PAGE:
Having recovered from 2013 onwards from the last recession, consumer confidence dropped through 2019 amid worries about a “hard Brexit” and negative implications for the economy. Confidence actually picked up in January 2020 once Brexit happened, and looked promising for the rest of this year until the Coronavirus pandemic caused it to plunge to -24 in April (the March score was -3 suggesting that the survey pre-dated the shutdown).
Consumer Incomes and Wealth
Disposable income has grown for the past five years by an average of 5% a year on the back of rising employment and incomes reaching an estimated €119 billion in 2019.
At the end of 2019, there were 2.36 million people at work, up 55,000 (2.4%) year-on-year, and up by 500,000 or 28% from the low in 2012. Wages increased by about 3.5% in 2018 and 2019 with average weekly earnings reaching €768 last year, equivalent to annual pay of €40,000.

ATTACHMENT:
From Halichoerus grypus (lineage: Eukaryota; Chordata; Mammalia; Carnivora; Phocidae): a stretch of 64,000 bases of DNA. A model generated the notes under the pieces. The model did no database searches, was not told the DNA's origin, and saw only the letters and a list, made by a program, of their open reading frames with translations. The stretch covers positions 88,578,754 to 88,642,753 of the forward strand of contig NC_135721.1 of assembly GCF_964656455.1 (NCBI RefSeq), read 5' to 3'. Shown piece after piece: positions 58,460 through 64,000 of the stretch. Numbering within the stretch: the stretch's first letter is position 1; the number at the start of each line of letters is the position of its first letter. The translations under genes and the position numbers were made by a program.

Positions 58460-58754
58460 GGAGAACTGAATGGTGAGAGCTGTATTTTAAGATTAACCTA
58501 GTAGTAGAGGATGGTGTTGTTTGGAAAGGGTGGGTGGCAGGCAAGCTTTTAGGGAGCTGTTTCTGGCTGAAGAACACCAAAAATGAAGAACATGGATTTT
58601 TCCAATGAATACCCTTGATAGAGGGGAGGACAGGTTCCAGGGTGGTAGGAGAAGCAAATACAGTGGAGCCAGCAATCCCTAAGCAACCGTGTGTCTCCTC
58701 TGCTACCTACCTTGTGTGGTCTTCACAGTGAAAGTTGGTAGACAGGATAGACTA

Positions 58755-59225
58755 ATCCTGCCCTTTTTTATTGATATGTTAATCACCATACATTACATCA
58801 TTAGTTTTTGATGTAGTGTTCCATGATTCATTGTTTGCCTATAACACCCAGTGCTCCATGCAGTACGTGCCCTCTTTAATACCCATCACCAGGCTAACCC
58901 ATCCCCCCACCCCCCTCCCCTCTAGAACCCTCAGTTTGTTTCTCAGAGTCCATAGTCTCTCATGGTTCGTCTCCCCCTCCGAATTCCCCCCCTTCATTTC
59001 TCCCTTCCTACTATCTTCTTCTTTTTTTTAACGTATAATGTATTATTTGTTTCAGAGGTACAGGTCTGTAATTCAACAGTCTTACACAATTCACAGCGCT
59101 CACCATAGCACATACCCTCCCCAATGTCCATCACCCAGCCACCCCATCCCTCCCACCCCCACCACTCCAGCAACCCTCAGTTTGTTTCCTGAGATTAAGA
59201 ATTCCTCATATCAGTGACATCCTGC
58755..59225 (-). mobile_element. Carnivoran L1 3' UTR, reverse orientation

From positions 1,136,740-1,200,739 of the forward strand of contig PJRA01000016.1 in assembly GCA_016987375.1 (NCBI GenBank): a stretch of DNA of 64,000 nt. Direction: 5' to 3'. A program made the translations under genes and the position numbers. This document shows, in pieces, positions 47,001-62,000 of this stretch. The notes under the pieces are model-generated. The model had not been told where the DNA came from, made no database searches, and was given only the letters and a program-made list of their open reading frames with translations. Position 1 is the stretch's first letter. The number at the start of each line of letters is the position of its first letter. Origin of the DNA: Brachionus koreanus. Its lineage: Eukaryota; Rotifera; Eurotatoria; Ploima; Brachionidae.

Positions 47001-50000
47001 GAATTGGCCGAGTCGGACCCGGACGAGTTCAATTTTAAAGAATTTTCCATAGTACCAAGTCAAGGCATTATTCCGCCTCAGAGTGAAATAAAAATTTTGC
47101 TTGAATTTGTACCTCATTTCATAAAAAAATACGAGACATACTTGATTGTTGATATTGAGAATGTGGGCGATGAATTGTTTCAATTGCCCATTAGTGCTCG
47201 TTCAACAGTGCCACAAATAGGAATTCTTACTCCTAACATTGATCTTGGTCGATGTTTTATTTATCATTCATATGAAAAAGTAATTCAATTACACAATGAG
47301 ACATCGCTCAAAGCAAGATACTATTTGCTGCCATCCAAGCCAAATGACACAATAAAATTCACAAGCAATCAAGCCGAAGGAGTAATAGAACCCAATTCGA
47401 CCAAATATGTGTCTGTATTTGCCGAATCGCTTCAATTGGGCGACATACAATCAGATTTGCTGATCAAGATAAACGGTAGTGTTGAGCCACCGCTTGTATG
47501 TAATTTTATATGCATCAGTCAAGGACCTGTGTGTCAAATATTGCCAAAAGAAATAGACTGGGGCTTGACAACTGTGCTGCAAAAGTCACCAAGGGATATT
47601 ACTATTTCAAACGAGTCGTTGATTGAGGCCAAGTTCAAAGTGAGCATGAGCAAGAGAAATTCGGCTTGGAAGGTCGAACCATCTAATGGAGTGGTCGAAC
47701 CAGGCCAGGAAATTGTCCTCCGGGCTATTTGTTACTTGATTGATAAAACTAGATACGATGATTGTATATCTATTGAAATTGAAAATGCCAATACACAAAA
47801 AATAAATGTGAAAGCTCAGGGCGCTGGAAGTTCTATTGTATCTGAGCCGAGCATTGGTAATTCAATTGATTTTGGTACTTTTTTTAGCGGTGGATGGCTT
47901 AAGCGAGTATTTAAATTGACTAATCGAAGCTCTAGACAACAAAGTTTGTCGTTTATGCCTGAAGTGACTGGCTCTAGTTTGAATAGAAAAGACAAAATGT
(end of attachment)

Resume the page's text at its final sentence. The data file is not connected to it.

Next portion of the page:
Household wealth stood at €800 billion in 2019, €470,000 per household or €163,000 per person. This was up by 80% from the trough of €430 billion in Q2 2012. As finances improved; household savings also increased by €1.5 billion in 2019 to €13 billion.
This healthy situation has been turned upside down by the Coronavirus. This is not so much because of a drop in disposable income –- it is estimated that three quarters of this loss is being made good by the special state supports -- but is rather because the closures of shops, restaurants etc. has removed the opportunity for spending. In fact, it is likely that people will accumulate significant savings during this time, simply because their spending is curtailed.